fbpx

Watch Anne Hathaway ham it up in ‘The Witches’ trailer

The Witches
Daniel Smith/WB
 

Robert Zemeckis is having an interesting year. He was the subject of the best cinematic burn in recent memory (at least since Alex Gibney fired shots at Errol Morris during The Inventor) in Charlie Kaufman’s I’m Thinking of Ending Things, and now his new film, an adaptation of Roald Dahl’s classic children’s story The Witches, is going to actually be hitting screens this fall. Yes, that’s right: The film, which originally was supposed to come out in theaters this month before Warner Bros. took it off their schedule following the COVID-19 craziness, will actually hit their new streaming service HBO Max later on in October. We’re wondering why anyone would remake a perfectly fantastic Nicolas Roeg film, all things considered, but hey, Zemeckis can get shit greenlit (unless it’s a CGI remake/adaptation of Yellow Submarine). And boy, based on the trailer for it that Warner Bros. dropped on Friday, we’ve got a pretty good idea why. It’s not Anne Hathaway’s fault, though. She’s having a ball here.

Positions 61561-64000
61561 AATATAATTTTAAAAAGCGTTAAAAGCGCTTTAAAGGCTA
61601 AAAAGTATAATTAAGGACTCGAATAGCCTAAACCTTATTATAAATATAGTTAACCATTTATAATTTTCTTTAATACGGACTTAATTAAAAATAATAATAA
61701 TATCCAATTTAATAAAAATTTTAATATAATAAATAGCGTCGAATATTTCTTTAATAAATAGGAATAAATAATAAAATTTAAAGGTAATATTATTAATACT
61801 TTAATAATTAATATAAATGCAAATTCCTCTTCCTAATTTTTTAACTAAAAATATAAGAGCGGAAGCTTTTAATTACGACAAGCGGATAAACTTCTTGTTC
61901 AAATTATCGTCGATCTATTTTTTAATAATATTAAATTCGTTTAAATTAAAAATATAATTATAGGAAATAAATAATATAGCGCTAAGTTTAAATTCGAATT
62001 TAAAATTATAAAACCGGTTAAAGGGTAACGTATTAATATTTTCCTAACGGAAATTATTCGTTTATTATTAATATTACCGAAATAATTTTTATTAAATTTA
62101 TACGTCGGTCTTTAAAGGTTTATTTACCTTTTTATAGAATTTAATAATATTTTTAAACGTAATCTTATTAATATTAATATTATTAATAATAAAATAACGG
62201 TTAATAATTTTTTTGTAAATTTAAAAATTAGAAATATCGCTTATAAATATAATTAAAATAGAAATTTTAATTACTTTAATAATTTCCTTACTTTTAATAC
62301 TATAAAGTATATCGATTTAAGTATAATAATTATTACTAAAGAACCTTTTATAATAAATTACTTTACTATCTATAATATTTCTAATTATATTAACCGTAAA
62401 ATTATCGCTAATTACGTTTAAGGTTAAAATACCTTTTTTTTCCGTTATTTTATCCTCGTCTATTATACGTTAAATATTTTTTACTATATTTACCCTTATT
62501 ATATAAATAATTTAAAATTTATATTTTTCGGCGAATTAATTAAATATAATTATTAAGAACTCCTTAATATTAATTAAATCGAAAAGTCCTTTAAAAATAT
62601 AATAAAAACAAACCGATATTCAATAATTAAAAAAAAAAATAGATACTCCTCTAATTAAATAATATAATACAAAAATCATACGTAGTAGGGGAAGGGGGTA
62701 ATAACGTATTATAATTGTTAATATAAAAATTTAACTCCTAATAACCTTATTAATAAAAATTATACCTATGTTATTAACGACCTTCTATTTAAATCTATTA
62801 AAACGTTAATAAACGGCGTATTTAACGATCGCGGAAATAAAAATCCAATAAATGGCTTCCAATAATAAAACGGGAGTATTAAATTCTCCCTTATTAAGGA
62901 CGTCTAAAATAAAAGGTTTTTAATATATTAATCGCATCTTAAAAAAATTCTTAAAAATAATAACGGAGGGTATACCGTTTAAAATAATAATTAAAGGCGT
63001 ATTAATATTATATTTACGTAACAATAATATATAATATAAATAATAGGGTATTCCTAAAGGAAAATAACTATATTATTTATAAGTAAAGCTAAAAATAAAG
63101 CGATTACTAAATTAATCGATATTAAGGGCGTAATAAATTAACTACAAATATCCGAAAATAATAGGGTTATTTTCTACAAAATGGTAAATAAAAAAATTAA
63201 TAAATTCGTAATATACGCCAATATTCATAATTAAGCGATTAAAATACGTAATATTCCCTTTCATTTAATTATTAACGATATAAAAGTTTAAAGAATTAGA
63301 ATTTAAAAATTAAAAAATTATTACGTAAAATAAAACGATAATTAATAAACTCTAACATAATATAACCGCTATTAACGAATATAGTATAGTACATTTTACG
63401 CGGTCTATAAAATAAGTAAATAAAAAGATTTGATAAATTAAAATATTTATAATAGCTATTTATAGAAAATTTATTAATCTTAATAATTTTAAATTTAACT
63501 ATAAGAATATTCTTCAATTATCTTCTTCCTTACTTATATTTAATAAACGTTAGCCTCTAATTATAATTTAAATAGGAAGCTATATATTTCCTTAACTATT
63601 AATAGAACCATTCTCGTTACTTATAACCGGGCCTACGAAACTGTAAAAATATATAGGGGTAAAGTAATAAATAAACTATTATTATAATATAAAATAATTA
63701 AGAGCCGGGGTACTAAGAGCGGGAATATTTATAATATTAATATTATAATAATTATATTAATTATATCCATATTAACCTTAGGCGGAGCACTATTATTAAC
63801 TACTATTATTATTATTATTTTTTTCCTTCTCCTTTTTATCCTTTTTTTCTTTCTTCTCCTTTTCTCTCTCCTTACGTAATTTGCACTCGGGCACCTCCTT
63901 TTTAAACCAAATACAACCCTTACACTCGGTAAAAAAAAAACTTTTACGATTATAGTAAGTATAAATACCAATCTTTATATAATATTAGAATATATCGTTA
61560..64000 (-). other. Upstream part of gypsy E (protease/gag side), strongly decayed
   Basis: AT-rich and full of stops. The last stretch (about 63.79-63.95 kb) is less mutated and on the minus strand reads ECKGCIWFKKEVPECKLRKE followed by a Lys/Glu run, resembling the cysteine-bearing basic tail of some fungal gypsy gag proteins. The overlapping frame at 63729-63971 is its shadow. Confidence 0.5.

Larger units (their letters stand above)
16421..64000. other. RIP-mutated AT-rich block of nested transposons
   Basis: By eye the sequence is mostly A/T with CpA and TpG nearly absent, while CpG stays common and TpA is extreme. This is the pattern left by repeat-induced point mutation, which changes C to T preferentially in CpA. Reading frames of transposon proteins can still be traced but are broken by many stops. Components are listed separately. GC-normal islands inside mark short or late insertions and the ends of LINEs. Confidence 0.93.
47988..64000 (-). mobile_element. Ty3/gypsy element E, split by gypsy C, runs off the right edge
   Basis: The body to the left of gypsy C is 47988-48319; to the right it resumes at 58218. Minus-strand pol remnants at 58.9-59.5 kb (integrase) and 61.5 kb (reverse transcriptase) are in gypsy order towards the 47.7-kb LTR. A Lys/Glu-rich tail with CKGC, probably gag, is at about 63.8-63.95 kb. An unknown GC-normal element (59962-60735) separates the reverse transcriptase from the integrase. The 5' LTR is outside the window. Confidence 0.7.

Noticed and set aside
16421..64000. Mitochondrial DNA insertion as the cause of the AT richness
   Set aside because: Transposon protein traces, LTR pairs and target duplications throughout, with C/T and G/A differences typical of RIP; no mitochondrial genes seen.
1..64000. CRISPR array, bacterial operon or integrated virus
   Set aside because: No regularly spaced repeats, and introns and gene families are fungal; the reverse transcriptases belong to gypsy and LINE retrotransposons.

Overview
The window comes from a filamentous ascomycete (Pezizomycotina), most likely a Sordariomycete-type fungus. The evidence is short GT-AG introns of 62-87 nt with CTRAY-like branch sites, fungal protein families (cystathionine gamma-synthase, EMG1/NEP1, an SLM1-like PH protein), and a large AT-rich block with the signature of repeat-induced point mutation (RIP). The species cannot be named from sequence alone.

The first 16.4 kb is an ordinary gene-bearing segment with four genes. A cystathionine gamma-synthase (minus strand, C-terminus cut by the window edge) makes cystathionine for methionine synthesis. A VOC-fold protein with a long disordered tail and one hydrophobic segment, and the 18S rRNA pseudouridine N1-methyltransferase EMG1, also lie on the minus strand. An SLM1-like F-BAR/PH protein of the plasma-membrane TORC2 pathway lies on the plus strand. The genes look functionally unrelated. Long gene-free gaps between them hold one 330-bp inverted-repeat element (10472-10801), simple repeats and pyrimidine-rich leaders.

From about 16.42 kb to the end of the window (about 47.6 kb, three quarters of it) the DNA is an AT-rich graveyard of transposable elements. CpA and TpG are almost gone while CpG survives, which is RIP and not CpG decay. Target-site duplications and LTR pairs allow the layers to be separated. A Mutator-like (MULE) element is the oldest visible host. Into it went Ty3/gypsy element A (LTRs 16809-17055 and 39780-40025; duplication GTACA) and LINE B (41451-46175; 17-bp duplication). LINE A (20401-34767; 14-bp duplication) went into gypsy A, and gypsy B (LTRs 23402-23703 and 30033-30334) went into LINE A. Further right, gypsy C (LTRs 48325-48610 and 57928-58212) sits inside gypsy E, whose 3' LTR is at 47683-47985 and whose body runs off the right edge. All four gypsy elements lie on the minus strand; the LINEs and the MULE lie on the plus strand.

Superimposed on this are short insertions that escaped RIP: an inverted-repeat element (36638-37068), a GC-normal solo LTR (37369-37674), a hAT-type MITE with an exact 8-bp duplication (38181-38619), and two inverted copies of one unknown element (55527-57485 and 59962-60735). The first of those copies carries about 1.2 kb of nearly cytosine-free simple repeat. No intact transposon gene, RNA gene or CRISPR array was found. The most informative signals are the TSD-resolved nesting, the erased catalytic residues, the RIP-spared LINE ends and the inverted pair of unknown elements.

Peep it:

Here’s a synopsis (and, funnily enough, Kenya Barris of Black-ish fame and fucking Guillermo Del Toro co-wrote the script alongside Zemeckis):

 
 

“Reimagining [Roald] Dahl’s beloved story for a modern audience, [Robert] Zemeckis’s visually innovative film tells the darkly humorous and heartwarming tale of a young orphaned boy ([Jahzir Kadeem] Bruno) who, in late 1967, goes to live with his loving Grandma (Octavia Spencer) in the rural Alabama town of Demopolis. As the boy and his grandmother encounter some deceptively glamorous but thoroughly diabolical witches, she wisely whisks our young hero away to an opulent seaside resort. Regrettably, they arrive at precisely the same time that the world’s Grand High Witch (Hathaway) has gathered her fellow cronies from around the globe — undercover — to carry out her nefarious plans.”

The Witches will bypass theaters and arrive on HBO Max on October 22, which is a poor omen for it. Either Warner Bros. couldn’t find room for it in their schedule (give how packed it’s going to be in December with Dune and Wonder Woman 1984, it makes sense that there wouldn’t be a spot for it) or it’s really, really bad. And we’re guessing, at least based on Welcome to Marwen, it’s the latter.